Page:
For whatever personal pain she went through – and I am certain it was not insignificant – Hill conspired with Carpenter to write an excellent horror movie in 1980’s The Fog. Halloween has often been called a perfect ghost story, which has always puzzled me, because there aren’t any ghosts in it, and it takes a hell of a lot longer to watch than it does to listen to a ghost story. The Fog, by comparison, is very clearly a ghost story – it’s centered on a cadre of attacking ghosts, it begins with a wizened old sea salt relating the ghost story in question right before the stroke of midnight to a group of children huddled around a dimming campfire, and there’s a dark, foreboding atmosphere. That’s really the most important element of a ghost story – well, that and one other important part.

A clever hook!

The point of a (good) film adaptation of a ghost story is to show the after-effects of the story in question. You don’t want to just show the hash slinging slasher getting fired from the Krusty Krab, you want to see what happens when he comes back, whether the legend was true, people disbelieving the story only to discover the grisly ramifications as salubrious juices flow from the walls, friends disappearing one by one, Nosferatu plays with the light switch, and…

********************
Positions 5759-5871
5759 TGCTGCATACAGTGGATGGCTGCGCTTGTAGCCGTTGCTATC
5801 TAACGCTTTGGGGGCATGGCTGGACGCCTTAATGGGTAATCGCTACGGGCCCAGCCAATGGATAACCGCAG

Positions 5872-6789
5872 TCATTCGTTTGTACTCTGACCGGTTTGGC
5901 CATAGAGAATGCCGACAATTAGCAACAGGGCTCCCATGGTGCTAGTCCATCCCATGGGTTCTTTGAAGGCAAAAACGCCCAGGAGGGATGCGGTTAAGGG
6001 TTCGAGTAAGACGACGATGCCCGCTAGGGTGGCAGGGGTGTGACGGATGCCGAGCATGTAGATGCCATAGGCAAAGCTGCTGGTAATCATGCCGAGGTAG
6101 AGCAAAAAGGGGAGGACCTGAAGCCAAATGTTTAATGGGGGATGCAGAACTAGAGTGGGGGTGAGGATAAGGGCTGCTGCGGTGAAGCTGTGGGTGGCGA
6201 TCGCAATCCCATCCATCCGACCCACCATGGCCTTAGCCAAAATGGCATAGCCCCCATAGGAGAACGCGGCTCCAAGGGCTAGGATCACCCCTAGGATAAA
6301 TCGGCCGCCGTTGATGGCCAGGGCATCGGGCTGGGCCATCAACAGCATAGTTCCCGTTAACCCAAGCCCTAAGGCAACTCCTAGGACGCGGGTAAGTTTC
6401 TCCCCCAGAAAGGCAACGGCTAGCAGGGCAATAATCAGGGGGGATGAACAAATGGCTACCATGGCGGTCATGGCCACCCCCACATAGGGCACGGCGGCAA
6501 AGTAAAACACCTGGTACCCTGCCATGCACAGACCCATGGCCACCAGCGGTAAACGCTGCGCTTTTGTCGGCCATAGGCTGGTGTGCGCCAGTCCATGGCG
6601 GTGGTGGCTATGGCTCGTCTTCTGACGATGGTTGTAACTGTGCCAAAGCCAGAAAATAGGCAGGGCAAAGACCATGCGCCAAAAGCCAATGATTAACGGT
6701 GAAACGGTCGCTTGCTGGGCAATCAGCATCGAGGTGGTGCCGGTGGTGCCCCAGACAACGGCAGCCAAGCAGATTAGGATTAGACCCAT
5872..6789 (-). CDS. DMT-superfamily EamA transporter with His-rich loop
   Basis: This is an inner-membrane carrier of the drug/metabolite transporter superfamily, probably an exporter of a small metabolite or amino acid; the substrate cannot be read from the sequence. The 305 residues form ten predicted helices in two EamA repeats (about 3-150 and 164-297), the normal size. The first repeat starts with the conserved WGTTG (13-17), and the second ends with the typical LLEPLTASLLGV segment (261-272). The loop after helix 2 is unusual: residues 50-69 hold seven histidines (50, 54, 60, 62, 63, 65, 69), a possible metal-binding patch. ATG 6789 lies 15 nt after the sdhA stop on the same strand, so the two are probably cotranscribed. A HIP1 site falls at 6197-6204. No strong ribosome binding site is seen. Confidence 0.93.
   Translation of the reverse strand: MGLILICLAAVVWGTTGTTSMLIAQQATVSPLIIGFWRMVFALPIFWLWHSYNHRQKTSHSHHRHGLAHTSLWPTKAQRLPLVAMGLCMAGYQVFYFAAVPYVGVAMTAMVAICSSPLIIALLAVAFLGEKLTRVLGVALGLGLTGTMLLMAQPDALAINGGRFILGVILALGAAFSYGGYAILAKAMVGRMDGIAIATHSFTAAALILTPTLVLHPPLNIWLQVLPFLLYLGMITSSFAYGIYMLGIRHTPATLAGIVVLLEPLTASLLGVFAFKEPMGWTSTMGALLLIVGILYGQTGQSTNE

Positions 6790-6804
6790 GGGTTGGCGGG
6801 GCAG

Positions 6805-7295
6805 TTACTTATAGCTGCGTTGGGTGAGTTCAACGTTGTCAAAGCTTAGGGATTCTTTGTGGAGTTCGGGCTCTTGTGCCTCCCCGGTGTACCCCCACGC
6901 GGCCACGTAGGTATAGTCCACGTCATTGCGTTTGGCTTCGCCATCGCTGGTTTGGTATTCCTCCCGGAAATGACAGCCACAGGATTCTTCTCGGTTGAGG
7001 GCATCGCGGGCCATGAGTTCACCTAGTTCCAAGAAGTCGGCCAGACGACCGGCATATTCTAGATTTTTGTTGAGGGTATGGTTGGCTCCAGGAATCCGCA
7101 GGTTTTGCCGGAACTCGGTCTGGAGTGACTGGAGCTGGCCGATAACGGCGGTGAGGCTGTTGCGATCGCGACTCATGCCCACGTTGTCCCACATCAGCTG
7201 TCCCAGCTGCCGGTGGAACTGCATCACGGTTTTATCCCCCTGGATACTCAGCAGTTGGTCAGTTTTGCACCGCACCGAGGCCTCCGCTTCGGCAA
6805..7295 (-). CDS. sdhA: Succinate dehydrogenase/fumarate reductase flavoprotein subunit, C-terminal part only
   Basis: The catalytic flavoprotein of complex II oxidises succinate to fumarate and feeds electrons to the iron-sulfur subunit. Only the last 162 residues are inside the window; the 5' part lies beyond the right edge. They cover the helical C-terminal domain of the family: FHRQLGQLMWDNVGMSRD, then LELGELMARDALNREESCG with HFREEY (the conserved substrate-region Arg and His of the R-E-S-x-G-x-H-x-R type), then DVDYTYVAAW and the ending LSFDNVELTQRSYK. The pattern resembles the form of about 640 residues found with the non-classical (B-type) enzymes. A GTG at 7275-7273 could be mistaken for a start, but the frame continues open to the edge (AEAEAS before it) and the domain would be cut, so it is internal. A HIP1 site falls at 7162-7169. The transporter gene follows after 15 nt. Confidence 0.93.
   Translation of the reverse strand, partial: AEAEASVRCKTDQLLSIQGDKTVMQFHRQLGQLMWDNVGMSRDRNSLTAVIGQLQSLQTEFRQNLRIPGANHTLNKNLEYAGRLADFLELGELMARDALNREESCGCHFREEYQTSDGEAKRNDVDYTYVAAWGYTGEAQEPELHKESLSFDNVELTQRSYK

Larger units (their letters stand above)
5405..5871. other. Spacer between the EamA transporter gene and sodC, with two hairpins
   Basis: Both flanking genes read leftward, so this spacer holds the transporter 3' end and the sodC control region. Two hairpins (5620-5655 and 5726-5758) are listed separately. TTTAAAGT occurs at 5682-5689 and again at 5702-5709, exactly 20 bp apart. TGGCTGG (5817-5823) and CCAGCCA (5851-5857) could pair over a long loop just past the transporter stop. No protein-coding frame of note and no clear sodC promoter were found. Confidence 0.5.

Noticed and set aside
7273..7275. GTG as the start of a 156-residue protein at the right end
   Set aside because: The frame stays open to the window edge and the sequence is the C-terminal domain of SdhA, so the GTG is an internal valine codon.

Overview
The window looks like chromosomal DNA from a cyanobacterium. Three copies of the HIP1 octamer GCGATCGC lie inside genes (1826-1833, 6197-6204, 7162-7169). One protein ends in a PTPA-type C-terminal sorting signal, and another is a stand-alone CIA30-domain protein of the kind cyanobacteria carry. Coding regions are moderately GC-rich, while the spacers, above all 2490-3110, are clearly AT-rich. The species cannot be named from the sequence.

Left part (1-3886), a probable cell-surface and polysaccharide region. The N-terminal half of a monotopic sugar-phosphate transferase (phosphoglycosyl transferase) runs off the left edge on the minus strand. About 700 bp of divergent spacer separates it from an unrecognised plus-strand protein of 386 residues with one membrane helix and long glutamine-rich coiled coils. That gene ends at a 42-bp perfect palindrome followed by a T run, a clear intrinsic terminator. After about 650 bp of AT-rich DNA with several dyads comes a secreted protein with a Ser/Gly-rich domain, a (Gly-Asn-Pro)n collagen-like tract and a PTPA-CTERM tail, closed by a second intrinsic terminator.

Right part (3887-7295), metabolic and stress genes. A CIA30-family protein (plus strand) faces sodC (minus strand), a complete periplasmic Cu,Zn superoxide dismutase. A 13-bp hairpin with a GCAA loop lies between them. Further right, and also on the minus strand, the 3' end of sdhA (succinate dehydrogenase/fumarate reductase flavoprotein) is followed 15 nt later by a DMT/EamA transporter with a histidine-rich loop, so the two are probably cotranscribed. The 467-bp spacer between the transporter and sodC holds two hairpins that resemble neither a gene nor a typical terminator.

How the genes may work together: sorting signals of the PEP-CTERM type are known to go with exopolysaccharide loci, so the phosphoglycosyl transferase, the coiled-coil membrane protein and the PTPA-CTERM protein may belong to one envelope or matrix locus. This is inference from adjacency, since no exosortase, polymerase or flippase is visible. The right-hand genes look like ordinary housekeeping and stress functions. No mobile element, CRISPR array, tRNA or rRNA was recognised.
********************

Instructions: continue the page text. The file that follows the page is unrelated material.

You get my point.

Halloween did this very well; the ghost story is real (I mean yeah, it’s fictional, obviously, but it’s real in the movie’s universe okay), though some still either disbelieve or hardly grant it any weight because it happened so long ago. It plays upon the very realistic characters’ emotions and slowly creeps toward an imminent encounter with an almost supernatural evil. The Fog – and I know exactly what I’m implying here – does it even better.

The film begins, as mentioned previously, with a crusty old sea salt relating the tale of a crew of a clipper ship running into the rocks of a local beach due to a bonfire distracting them (imagine driving your car at night with the lights on inside the car – it’s a somewhat comparable effect). The bonfire was deliberate – six members of a town lit the fire to sink the ship to kill the crew to steal the gold that tossed the dog that worried the cat that killed the rat that ate the malt that lay in the house that Jack built. The gold that was plundered was then used to found the town of Antonio Bay. Think “The Wreck of the Edmund Fitzgerald” except with fiduciary fraud.